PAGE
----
Slice of Write

stories & jibber-jabber

I first noticed it in the bathroom mirror.  No, this can’t be happening.  It must be the lighting.  I leaned in closer to the mirror as a predator ready to hunt its prey, just as I have seen my cat, Snake, do so many times before.  Maybe my eyes were getting bad.  The thought of having to increase my eye glass prescription soothed my quick beating heart.  There, in my mother’s dimly lit, pepto-bismol colored cell, I accepted my defeat.  The victor was a small gray hair sticking out of my right eyebrow.  “Son of a bitch,” I whispered intently at the little menace.  It didn’t speak back.  It didn’t have to.  Its presence alone did all of the talking.  The transformation of myself into my father had officially begun.

After a few moments of just staring at each other, I decided it was time to take action.  I wasn’t going to succumb so easily to fate.  I fumbled through my travel bag for my weapon of choice.  I started to panic when I couldn’t find anything to use against this horrid villain.  Finally, I felt my tweezers at the bottom of the bag and positioned them instinctively.  I was a man on a mission – the gray beast must die!  I yanked the monster from the forest with a sense of awe, and a rush of extreme pain.  “Son of a bitch!” I exclaimed again as I gasped in pain.  I leaned in to take a look at the aftermath of my killing spree.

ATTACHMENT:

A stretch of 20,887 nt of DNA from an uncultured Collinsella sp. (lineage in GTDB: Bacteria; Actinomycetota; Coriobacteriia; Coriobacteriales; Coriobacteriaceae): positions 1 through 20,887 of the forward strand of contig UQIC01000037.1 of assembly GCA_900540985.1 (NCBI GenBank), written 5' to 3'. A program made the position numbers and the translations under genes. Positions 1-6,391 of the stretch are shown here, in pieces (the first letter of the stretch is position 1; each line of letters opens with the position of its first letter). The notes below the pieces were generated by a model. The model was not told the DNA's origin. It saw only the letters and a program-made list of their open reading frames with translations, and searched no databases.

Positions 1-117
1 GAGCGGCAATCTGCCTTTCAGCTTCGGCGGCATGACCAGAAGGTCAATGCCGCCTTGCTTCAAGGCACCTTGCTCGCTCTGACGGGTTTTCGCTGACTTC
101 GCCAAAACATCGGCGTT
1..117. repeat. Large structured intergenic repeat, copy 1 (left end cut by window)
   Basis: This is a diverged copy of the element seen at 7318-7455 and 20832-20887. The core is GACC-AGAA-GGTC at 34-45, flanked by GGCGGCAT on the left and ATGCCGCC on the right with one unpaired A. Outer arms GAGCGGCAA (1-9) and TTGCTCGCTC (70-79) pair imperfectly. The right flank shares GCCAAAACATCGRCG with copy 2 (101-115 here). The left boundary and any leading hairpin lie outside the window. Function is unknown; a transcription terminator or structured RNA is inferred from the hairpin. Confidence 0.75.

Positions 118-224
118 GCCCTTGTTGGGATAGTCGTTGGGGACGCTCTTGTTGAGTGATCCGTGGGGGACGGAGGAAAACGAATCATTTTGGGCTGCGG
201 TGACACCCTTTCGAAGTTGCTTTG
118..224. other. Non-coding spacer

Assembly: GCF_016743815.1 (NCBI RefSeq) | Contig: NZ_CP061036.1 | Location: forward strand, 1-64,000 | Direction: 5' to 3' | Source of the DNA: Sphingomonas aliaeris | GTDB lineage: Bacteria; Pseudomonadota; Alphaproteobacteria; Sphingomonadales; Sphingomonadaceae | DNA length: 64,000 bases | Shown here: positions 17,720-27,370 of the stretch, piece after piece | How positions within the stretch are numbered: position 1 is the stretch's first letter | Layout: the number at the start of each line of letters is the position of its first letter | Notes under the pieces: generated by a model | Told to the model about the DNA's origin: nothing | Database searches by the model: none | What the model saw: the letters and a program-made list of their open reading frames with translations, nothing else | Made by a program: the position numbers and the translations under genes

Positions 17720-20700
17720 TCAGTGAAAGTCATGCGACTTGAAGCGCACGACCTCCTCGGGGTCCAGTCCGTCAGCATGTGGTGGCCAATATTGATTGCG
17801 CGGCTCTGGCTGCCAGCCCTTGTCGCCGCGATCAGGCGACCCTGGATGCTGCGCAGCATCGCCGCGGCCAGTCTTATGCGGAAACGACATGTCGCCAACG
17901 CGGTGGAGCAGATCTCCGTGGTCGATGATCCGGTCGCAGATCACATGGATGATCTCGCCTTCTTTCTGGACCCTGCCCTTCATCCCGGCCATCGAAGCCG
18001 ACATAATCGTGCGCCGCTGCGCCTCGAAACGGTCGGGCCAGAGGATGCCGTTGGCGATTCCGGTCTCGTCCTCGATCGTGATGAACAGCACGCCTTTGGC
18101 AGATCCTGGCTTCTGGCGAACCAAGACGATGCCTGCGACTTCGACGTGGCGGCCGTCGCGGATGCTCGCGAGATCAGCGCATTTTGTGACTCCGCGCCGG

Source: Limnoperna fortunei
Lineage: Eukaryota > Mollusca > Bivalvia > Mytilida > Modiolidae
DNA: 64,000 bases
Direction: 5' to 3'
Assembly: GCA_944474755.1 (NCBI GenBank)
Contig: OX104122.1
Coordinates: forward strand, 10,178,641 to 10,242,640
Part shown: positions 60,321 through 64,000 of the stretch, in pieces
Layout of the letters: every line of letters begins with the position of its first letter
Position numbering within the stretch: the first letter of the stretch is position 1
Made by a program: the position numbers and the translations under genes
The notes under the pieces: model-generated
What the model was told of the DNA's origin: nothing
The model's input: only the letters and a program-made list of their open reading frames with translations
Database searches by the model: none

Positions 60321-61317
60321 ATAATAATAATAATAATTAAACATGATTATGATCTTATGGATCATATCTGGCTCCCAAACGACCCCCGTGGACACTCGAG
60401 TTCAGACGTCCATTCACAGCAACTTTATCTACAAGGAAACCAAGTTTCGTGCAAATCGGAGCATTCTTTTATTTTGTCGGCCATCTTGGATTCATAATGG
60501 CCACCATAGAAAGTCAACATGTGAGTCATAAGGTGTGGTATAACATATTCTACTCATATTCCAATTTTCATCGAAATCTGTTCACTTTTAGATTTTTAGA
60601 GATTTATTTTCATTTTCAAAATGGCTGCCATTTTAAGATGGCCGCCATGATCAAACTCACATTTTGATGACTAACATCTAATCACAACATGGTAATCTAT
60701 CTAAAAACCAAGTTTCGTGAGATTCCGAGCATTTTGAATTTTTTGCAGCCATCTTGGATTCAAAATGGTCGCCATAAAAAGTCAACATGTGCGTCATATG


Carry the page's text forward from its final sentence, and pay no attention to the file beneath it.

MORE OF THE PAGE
I noticed it right away.  The gray hair smiling back at me.  His arrogance mocking me.  I examined my weapon.  In its claw of destruction lay a black, perfect eyebrow hair.  A causality of war.  Sorry, my dear friend.  The anger bubbled inside of me.  Not only did I fail to destroy the gray beast; I accidentally killed an ally in the process.  Revenge set in as I grabbed the tweezers and leaned in once again for the kill.  Seconds of fumbling, positioning the weapon in its place, felt like weeks.  I started sweating.  This gray monster was a good warrior, which is why I had to be a great one. 

The second pluck didn’t hurt as much as the first.  I quickly stared at my face in the mirror.  I didn’t see the gray beast hiding among my comrades.  I jerk the tweezers to eye level and there it was, the gray beast, laying still and hopeless in its claws.  My worthy opponent now dead.  I celebrate with a quiet yell and pump my fists into the air.  The party is cut short as I realize there will be others that follow.  His comrades will seek revenge.  They may strike hard and fast at any time.  I must be ready.  We must be ready.  I clean the tweezers and carefully put them back in my travel pouch.  “Sleep well, my friend,” I whisper as I gently close the zipper.

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